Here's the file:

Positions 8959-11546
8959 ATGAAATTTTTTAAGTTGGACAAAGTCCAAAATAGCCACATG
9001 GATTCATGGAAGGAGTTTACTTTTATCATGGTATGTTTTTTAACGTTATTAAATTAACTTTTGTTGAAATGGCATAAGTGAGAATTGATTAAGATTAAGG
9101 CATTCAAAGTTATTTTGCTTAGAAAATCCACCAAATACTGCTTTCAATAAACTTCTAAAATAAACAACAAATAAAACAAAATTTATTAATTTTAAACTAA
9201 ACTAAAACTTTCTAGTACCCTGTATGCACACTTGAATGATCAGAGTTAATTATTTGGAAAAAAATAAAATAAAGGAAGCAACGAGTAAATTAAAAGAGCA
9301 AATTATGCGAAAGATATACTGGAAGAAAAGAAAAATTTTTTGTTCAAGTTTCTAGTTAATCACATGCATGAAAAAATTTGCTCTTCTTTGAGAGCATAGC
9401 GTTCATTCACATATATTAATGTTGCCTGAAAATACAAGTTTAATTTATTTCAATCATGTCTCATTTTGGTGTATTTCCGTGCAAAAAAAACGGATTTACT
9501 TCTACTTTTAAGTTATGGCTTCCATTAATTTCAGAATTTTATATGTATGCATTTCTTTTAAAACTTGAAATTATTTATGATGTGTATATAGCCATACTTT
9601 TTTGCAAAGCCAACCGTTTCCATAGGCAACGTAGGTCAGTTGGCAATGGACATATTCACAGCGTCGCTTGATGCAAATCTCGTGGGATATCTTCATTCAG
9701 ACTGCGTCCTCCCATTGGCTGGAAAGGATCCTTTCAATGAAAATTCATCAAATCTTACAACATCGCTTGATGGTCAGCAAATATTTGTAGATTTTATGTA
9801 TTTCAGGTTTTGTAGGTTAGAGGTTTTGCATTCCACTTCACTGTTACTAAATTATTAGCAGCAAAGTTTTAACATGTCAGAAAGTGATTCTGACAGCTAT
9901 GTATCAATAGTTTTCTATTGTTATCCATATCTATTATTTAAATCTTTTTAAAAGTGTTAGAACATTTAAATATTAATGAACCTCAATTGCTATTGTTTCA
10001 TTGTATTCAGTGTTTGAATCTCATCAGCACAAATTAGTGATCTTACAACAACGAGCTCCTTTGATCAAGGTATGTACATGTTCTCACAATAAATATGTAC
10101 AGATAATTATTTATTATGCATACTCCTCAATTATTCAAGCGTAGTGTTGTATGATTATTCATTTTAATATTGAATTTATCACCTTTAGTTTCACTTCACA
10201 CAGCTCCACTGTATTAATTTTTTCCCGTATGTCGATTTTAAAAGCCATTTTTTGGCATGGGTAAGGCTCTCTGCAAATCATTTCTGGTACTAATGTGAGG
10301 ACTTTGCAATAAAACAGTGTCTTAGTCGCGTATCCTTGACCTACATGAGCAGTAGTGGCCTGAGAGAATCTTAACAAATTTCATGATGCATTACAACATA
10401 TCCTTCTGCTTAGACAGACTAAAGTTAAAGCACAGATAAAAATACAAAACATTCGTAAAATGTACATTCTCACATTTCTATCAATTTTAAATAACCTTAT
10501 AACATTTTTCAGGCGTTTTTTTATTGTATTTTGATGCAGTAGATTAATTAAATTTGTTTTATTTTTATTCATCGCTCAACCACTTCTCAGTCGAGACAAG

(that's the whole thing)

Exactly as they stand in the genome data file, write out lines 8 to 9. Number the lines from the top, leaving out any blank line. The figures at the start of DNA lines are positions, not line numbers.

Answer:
9501 TCTACTTTTAAGTTATGGCTTCCATTAATTTCAGAATTTTATATGTATGCATTTCTTTTAAAACTTGAAATTATTTATGATGTGTATATAGCCATACTTT
9601 TTTGCAAAGCCAACCGTTTCCATAGGCAACGTAGGTCAGTTGGCAATGGACATATTCACAGCGTCGCTTGATGCAAATCTCGTGGGATATCTTCATTCAG